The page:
Rosenberg, S. M., Ruddy, K. J., Tamimi, R. M., Gelber, S., Schapira, L., Come, S., ... Partridge, A. H. (2016). BRCA1 and BRCA2 mutation testing in young women with breast cancer. JAMA oncology, 2(6), 730-736. https://doi.org/10.1001/jamaoncol.2015.5941

BRCA1 and BRCA2 mutation testing in young women with breast cancer. / Rosenberg, Shoshana M.; Ruddy, Kathryn J; Tamimi, Rulla M.; Gelber, Shari; Schapira, Lidia; Come, Steven; Borges, Virginia F.; Larsen, Bryce; Garber, Judy E.; Partridge, Ann H.

In: JAMA oncology, Vol. 2, No. 6, 01.06.2016, p. 730-736.

Research output: Contribution to journalArticle

Rosenberg, SM, Ruddy, KJ, Tamimi, RM, Gelber, S, Schapira, L, Come, S, Borges, VF, Larsen, B, Garber, JE & Partridge, AH 2016, 'BRCA1 and BRCA2 mutation testing in young women with breast cancer', JAMA oncology, vol. 2, no. 6, pp. 730-736. https://doi.org/10.1001/jamaoncol.2015.5941
Rosenberg SM, Ruddy KJ, Tamimi RM, Gelber S, Schapira L, Come S et al. BRCA1 and BRCA2 mutation testing in young women with breast cancer. JAMA oncology. 2016 Jun 1;2(6):730-736. https://doi.org/10.1001/jamaoncol.2015.5941
Rosenberg, Shoshana M. ; Ruddy, Kathryn J ; Tamimi, Rulla M. ; Gelber, Shari ; Schapira, Lidia ; Come, Steven ; Borges, Virginia F. ; Larsen, Bryce ; Garber, Judy E. ; Partridge, Ann H. / BRCA1 and BRCA2 mutation testing in young women with breast cancer. In: JAMA oncology. 2016 ; Vol. 2, No. 6. pp. 730-736.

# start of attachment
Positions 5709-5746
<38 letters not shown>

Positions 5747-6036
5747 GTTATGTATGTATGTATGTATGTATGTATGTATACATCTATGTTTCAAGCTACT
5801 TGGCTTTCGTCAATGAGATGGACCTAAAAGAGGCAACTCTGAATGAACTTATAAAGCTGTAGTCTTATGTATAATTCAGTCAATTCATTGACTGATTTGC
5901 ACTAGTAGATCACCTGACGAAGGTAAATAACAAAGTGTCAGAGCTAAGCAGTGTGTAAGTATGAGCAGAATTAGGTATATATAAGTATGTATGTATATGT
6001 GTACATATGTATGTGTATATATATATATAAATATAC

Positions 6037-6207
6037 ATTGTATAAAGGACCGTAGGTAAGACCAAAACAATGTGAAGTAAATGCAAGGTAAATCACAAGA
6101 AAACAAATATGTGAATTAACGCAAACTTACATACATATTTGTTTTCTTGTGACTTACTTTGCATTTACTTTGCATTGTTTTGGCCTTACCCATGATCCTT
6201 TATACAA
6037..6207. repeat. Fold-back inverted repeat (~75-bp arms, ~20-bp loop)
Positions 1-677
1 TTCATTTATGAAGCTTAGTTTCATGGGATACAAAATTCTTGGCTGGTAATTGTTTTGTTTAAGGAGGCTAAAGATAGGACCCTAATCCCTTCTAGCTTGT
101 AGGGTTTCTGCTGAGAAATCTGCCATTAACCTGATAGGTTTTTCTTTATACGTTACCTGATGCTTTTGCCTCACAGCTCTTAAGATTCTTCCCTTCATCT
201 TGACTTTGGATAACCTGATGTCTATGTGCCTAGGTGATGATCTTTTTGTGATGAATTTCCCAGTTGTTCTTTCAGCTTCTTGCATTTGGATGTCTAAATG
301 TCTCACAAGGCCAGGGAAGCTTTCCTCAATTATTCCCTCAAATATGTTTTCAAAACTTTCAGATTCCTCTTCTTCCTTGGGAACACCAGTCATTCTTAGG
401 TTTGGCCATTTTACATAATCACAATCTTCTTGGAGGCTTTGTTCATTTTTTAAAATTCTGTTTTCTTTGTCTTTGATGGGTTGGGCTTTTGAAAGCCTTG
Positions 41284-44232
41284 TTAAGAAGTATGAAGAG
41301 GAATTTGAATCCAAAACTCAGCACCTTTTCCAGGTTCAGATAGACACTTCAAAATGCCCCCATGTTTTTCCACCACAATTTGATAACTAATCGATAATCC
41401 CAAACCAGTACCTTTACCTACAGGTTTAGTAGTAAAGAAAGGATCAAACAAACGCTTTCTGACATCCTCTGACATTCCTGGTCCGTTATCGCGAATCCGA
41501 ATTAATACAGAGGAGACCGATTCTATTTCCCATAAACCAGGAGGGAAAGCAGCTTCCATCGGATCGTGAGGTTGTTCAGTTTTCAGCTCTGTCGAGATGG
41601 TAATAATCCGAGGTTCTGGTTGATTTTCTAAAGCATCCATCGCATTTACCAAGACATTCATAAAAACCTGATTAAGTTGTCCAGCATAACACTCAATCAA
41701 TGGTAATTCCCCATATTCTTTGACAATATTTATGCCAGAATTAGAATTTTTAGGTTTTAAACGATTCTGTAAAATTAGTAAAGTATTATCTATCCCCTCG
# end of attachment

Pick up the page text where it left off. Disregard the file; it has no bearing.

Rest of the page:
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abstract = "Importance: BRCA testing is recommended for young women diagnosed as having breast cancer, but little is known about decisions surrounding testing and how results may influence treatment decisions in young patients. Objectives: To describe the use of BRCA testing and to evaluate how concerns about genetic risk and use of genetic information affect subsequent treatment decisions in young women with breast cancer. Design, Setting, and Participants: Cross-sectional analysis of data collected following the opening of the study to accrual from October 10, 2006, through December 31, 2014, as part of the Helping Ourselves, Helping Others: Young Women's Breast Cancer Study, an ongoing prospective cohort study. Study participants included 897 women aged 40 years and younger at breast cancer diagnosis from 11 academic and community medical centers. Main outcomes and Measures: Frequency and trends in the use of BRCA testing and how genetic information is used to make treatment decisions among women who test positive vs negative for a BRCA mutation. Results: A total of 780 (87.0{\%}) of 897 women reported BRCA testing by 1 year after breast cancer diagnosis (mean age at diagnosis, 35.3 vs 36.9 years for untested women; P < .001), with the frequency of testing increasing among women diagnosed from August 1, 2006, through December 31, 2013. Of 39 women who were diagnosed as having breast cancer in 2006, 30 (76.9{\%}) reported testing. In 2007, a slightly lower percentage of women (87 of 124 [70.2{\%}]) reported testing; however, the proportion tested increased each subsequent year, with 141 (96.6{\%}) of 146 and 123 (95.3{\%}) of 129 women diagnosed as having breast cancer in 2012 and 2013, respectively, reporting BRCA testing (P < .001). Among untested women, 37 (31.6{\%}) of 117 did not report discussion of the possibility that they might have a mutation with a physician and/or genetic counselor, and 43 (36.8{\%}) of 117 were thinking of testing in the future. A total of 248 (29.8{\%}) of 831 women said that knowledge or concern about genetic risk influenced treatment decisions; among these women, 76 (86.4{\%}) of 88 mutation carriers and 82 (51.2{\%}) of 160 noncarriers chose bilateral mastectomy (P < .001). Fewer women reported that systemic treatment decisions were influenced by genetic risk concern. Conclusions and Relevance: Rates of BRCA1 and BRCA2 mutation testing are increasing in young women with breast cancer. Given that knowledge and concern about genetic risk influence surgical decisions and may affect systemic therapy trial eligibility, all young women with breast cancer should be counseled and offered genetic testing, consistent with the National Comprehensive Cancer Network guidelines.",